(ARA) - Maintaining a healthy cash flow and keeping a firm handle on expenses is considered sound financial management. For small businesses, however, it can be the difference between succeeding and struggling for survival. Making your money work harder is particularly important in times of economic uncertainty when small businesses are often faced with unpredictable sales and more stringent credit requirements.
Making the most of your purchases
Every business has to invest in goods and services to operate and grow. Small business owners juggling multiple demands, with limited resources, have to be particularly strategic in how they finance their purchases. The good news is a wide range of new solutions are now available to help owners save while they spend. For example, credit cards with cash rewards are becoming increasingly popular with small business owners. By offering the opportunity to earn cash back on purchases from office supply stores, gas stations, computer network companies and restaurants, cards can make expenses less expensive and preserve cash reserves.
"A key driver to small business success is finding ways to make less go a long way," says Steve Strauss, small business expert and columnist. "By offering up to 3 percent cash back on certain purchases, and no cap on the cash back you can earn, cards like Bank of America's Cash Rewards for Business MasterCard credit cards (R) are actually paying you to purchase."
Reward cards are one important tool to help small businesses maximize assets and manage cash flow. Here are some additional suggestions to help you prevent shortfalls and keep your small business in financial order:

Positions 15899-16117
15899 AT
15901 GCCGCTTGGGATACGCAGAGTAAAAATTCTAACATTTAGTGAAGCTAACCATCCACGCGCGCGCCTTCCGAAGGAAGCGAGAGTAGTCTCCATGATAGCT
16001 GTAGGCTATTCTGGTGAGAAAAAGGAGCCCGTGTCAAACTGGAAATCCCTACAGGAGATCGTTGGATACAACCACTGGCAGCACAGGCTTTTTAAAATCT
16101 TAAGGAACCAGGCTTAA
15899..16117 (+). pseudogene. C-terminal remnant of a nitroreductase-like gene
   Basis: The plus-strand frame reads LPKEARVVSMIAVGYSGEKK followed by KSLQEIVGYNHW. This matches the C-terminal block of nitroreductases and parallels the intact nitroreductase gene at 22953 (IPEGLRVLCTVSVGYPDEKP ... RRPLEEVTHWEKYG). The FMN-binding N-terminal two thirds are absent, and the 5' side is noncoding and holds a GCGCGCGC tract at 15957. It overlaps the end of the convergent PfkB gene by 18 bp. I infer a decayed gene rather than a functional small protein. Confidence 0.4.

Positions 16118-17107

Think ahead. Even the smallest businesses can no longer afford to roll the dice with casual "back of the envelope" calculations. Budgeting should be done routinely and systematically on both a short-term (weekly, monthly depending on company size) and a long-term (annual, 3 to 5 years) basis to forecast impending needs.
Don't silo. A company's cash position is tied to business operations, so it is wise to assess production schedules, overtime, supplier choices and delivery dates against cash availability and make adjustments regularly.
Expedite incoming payments. Speed up receivables collection by sending out invoices as soon as orders are shipped and ask customers to make electronic payments wherever possible. Always deposit checks the same day they are received.
Remember that inventory is not cash. The items on your shelves need to be sold to be transformed into cash, therefore you should do everything in your power to move inventory, including offering discounts or installment payments if necessary.
To learn more on smart spending and other small business issues, visit www.bankofamerica.com/learn